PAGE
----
CLEARVIEW Twp. — Larry Sinclair’s biggest goal was to get kids on cross-country skis.
The love of the sport would take it from there.
“His biggest desire was to see Ontario athletes do well internationally,” said Liz Inkila, the administrator for Cross Country Ontario.
Larry was the high performance chair for CCO, directing the province’s high performance program for cross-country ski athletes. However, said Inkila, Larry’s impact on the sport goes back more than 30 years, as an athlete, a coach, and a builder.
The Sinclairs — both Larry, and his dad, Jim — built the sport of cross-country skiing in Collingwood, carving a facility out of the hills west of Duntroon that would become known as Highlands Nordic. Jim Sinclair was a teacher at Collingwood Collegiate Institute and started the high school team in the late 1960s, and in his youth, Larry competed at the provincial and national level for CCI.
In the 1970s and ‘80s, Larry transitioned from competing to coaching.
He began coaching at the University of Guelph, and in 1989, took the first Canadian team to the World University Games in Sofia, Bulgaria.
He also took several junior and provincial team trips to Europe to help young athletes gain international experience.
Just last year, Larry took a team to Norway.
“[Larry] was instrumental in getting that trip off the ground,” Inkila said. “He felt it was very important that young athletes get on snow, get to Europe, and see what it’s like to ski over there.
“His philosophy was to get kids skiing, inspire and challenge them, and the rest will come. They would love it, learn to love it, and they would do the rest with support.”
At home, Highlands Nordic was developed into one of the best cross-country ski facilities in the country, hosting multiple Ontario Cups, provincial high school championships, and the Canadian National Championships. It recently played host to the World Junior/U23 Trials.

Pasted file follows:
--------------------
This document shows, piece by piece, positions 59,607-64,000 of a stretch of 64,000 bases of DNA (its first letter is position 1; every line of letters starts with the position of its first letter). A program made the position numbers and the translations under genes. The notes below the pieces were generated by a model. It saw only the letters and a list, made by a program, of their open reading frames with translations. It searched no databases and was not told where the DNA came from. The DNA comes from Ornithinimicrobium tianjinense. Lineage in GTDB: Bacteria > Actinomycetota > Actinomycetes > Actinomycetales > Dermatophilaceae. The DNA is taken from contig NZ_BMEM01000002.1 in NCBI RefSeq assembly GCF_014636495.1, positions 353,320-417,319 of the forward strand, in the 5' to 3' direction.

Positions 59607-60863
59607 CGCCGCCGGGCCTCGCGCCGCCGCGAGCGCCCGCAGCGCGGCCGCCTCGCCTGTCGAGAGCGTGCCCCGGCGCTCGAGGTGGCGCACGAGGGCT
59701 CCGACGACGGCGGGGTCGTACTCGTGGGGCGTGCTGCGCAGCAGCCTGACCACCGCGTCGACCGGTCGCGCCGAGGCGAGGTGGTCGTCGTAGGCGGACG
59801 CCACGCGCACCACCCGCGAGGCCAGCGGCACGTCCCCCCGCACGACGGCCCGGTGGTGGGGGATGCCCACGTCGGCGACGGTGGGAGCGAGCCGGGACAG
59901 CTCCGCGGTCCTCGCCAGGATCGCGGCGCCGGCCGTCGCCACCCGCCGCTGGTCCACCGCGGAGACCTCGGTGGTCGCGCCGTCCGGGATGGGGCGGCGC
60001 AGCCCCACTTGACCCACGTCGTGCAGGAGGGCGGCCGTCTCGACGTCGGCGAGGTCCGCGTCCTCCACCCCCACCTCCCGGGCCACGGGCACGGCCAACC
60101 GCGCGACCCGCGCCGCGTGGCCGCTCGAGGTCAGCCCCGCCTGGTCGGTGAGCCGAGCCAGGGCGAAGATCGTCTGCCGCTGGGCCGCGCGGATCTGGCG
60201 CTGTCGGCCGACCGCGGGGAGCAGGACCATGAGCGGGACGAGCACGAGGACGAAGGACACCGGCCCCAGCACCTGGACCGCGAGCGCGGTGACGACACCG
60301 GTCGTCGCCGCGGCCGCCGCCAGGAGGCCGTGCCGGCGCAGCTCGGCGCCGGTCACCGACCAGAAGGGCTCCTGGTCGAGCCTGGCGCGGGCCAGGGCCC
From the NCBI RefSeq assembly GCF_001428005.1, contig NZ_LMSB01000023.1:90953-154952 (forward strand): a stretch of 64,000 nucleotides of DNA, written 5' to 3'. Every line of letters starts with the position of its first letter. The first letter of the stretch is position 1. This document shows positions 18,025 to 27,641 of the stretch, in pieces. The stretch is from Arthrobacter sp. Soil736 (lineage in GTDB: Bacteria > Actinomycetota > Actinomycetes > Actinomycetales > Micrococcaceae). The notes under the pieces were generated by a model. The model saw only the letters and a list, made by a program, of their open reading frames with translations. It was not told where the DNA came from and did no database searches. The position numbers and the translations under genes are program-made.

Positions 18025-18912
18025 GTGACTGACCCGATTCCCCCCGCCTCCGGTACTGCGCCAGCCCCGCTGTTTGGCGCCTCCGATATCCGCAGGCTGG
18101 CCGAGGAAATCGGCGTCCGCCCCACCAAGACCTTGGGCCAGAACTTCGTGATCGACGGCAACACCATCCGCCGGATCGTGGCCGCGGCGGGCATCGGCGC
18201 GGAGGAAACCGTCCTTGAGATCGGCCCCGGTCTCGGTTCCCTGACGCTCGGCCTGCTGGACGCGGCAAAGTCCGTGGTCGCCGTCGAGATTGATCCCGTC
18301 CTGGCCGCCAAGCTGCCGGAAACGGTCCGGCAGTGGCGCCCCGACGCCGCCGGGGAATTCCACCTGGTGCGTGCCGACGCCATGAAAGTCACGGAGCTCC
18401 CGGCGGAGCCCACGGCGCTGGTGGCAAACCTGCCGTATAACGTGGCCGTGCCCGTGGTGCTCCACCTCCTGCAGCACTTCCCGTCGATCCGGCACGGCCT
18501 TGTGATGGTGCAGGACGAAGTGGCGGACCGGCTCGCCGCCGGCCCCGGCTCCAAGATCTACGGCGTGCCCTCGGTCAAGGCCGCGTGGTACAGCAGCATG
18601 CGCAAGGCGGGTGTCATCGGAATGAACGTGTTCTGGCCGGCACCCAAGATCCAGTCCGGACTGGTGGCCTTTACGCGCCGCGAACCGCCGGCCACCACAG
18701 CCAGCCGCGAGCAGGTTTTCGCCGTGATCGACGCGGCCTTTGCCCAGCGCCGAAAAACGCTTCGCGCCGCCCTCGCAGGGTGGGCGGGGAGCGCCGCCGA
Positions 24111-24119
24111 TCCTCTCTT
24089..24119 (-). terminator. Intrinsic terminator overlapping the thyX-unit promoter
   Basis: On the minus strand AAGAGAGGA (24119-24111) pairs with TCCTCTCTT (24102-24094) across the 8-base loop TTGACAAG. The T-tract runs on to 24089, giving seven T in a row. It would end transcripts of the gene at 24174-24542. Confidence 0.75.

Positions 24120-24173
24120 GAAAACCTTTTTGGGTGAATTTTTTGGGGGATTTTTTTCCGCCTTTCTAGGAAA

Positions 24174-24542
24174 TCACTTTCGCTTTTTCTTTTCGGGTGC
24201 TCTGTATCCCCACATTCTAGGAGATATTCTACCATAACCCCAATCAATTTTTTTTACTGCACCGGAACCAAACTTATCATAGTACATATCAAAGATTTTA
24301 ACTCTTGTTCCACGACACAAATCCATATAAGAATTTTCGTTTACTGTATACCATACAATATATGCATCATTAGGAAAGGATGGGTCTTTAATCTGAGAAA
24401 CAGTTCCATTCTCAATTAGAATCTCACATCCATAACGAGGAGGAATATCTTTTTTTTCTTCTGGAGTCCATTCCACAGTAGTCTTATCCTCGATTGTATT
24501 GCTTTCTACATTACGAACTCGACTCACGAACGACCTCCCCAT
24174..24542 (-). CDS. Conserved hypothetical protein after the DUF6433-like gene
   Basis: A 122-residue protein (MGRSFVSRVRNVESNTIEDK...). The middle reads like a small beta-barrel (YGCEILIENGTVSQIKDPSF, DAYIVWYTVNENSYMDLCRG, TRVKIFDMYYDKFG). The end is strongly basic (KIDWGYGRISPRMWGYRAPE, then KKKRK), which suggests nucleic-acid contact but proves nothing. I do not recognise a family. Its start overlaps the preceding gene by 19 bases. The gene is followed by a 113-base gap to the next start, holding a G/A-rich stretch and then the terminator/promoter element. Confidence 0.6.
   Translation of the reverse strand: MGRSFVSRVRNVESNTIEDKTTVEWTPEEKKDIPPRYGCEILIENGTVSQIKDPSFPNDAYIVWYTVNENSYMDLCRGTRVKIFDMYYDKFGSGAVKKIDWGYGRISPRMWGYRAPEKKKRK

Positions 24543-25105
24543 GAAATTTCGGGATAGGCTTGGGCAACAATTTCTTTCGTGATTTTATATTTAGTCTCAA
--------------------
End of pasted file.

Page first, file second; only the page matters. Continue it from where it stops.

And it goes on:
CCI cross-country ski coach Bill Hewitt said Larry was humble about many of his accomplishments.
"Throughout his life he supported the CCI team, and it's been through the Sinclair's family generosity and support that we've been able to have such a large and successful team," Hewitt said. "He did stuff that no one knew about, and he didn't do it for the accolades, he did it because he loved the sport and wanted other people involved."
He also founded the Highlands Trailblazers Ski Club, mentoring and coaching young — and not-so-young — cross-country ski athletes in the community. It began with a Jackrabbit program running during lunch breaks on local schoolyards, and developed into a multi-layered team with athletes competing at the regional, provincial, national, and international level.
“One of the true measures of a leader is the ability to develop passion and leadership skills in others. Larry has inspired and assisted others to develop and build these programs, which continue to swell in numbers of participants and, to Larry's delight, attract more and more local skiers,” said Tanya Green, a member of the Trailblazers organization. “Larry, along with his dad, had a dream and a vision to bring the sport to as many people as possible.”
Green said Larry was always ready to support the Trailblazer Race Team “as Head Coach, wax tech, house dad, equipment supplier, chauffer … I’m not sure if he made it to chef.
“If a racer was racing or training anywhere in Canada and broke or forgot equipment, it was in the courier and on site within a few days courtesy of Larry,” Green said. “His sister once said that on race or special event days there was always a long line up of people waiting to talk to Larry, looking for help with equipment purchasing, adjusting, advice or to just plain talk about skiing.
“So many families in our region now have a wonderful, safe and healthy, active choice for the winter season because of Larry’s vision.”
Last fall, Larry was named to the Collingwood Sports Hall of Fame in the builder’s category for his efforts in the cross-country skiing community, at home and across the country.
Larry Sinclair died on Sunday, Jan. 25, two weeks shy of his 59th birthday, following a lengthy battle with cancer. He is survived by his wife, Pat Elson, and daughters Kelly and Megan.
A celebration of life will be held at Highlands Nordic in the spring. The family asks that donations in Larry’s memory be made to Cross Country Canada, designated for the Highlands Trailblazers Cross Country Ski Club.